While Windows 10 had originally been intended to work with Window Mobile smartphones, the latter never really caught on, resulting in them now being consigned to the great tech dustbin of history. Instead, Microsoft has switched to focussing on Android as the main partner for its PCS. In the 2017 Fall Creators Update the Settings menu gained a Phone section where you can connect your PC to your phone so you can take advantage of “pick up where you left off” functionality a little like what arrived on the Mac with Continuity in Yosemite back in 2015.
Similarly, if you install the mobile Edge browser and/or Microsoft Launcher apps and link your phone to your Windows account, you will be able to push webpages and even files to your Windows 10 PC via a “Continue on PC” option.
Android users can now use the Your Phone app to enable their PCs to respond to text messages and see missed calls, as well as the promised screen mirroring feature that’s due to arrive soon. Plus, Cortana will show documents and websites you were accessing on your other devices, so that you can pick up where you left off. The list of supported software is limited though.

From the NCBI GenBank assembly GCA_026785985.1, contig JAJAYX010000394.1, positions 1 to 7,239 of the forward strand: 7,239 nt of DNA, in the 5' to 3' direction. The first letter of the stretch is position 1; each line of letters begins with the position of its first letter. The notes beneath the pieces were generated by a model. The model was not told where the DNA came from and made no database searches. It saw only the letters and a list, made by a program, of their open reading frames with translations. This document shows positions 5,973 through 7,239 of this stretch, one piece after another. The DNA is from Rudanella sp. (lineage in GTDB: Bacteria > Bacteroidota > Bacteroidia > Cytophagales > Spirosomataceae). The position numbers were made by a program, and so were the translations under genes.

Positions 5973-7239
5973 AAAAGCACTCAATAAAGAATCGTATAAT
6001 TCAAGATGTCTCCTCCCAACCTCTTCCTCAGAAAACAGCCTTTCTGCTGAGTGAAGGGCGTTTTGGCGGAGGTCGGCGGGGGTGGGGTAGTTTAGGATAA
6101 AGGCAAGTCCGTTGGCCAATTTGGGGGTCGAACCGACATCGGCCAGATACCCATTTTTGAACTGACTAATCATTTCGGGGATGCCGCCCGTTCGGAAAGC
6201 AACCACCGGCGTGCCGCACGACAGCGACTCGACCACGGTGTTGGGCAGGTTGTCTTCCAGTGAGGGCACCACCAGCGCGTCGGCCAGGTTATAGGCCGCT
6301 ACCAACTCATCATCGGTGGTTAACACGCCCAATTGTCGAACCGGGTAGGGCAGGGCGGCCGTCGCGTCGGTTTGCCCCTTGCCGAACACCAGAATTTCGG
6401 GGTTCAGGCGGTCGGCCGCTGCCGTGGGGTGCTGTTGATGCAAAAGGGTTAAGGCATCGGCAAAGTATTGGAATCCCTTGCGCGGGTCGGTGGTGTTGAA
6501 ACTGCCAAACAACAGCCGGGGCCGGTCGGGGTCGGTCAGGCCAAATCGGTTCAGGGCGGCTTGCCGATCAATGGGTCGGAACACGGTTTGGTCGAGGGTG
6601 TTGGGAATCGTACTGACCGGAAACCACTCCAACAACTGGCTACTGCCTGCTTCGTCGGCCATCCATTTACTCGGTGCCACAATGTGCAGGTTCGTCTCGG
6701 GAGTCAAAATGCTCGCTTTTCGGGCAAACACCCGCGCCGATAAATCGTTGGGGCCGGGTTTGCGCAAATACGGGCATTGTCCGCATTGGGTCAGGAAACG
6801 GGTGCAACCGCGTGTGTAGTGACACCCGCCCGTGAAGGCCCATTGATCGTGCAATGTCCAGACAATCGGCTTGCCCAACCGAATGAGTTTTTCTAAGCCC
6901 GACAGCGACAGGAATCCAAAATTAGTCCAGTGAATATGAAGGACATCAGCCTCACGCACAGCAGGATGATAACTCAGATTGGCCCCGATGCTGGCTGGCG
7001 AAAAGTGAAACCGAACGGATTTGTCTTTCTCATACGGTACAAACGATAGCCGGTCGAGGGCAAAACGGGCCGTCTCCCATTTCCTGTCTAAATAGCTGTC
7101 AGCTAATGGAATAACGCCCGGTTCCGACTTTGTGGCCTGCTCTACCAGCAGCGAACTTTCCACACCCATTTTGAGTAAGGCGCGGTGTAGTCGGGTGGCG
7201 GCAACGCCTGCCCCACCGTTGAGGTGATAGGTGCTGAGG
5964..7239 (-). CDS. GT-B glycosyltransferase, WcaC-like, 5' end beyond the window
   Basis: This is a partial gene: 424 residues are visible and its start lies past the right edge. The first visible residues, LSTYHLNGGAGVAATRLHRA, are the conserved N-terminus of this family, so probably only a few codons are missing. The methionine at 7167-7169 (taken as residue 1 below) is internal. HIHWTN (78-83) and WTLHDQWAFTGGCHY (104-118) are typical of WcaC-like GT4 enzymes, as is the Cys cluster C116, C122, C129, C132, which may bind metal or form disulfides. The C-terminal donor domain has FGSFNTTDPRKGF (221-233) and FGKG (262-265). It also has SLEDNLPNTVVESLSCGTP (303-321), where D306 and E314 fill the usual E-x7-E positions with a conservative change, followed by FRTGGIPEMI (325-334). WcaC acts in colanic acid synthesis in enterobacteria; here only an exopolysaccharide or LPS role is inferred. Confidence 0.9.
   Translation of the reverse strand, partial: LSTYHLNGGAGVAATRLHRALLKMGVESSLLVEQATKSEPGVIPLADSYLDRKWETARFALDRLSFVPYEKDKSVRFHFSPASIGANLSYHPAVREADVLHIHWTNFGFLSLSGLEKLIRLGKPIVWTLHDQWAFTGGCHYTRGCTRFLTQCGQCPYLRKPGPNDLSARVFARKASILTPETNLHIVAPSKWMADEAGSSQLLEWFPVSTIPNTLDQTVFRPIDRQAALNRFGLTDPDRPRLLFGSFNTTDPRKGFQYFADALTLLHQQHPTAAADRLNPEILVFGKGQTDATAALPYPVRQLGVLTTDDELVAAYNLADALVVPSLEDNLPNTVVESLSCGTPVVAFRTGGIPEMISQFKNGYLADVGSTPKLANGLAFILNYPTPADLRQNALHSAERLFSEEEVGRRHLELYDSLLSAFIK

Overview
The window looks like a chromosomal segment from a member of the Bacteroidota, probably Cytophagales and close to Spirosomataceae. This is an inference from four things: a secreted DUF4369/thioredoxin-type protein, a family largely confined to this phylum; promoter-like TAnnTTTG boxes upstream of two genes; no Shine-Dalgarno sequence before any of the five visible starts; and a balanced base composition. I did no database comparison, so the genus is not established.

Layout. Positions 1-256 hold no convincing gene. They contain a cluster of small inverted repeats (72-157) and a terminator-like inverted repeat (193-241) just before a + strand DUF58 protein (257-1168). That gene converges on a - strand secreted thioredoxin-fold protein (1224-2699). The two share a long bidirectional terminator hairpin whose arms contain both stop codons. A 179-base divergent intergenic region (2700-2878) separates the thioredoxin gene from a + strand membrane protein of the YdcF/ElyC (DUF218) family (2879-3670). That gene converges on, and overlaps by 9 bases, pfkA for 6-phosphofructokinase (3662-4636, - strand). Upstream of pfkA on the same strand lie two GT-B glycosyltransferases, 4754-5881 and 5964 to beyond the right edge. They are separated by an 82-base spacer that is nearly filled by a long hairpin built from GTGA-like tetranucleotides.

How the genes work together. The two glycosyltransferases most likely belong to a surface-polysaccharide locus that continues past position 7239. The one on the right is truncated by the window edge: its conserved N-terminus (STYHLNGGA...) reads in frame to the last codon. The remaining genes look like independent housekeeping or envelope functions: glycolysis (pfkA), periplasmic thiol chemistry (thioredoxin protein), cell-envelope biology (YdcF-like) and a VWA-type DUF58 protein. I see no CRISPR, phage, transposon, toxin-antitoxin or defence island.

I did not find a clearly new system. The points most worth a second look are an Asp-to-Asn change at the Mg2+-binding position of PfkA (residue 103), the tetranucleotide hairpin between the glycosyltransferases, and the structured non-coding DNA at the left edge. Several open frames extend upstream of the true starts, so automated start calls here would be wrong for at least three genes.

Apps & software
Critics praised the improvements to Windows 10’s bundled software over Windows 8. However, it’s our opinion that the apps that come with Windows aren’t a patch on those that come with the macOS.
There are lots of apps that ship as part of macOS but rather than cover all of them we will compare the photo editing and web browsing offerings for each OS in detail, and then look at a few of the other apps.
Photo editing: Photos vs Photos
Photos is the editing and photo library app for Macs and iOS devices. It gained new, more advanced, editing tools in High Sierra, including professionally inspired filters, Colour Curves and the ability to turn a Live Photo taken with your iPhone into a Gif. Thanks to Photos in the Cloud you can access all your photos on all your devices – and if you make an edit on one device that edit will be registered on all your devices. (To use this service you will need to pay for extra storage in the Cloud, but iCloud storage isn’t expensive – find out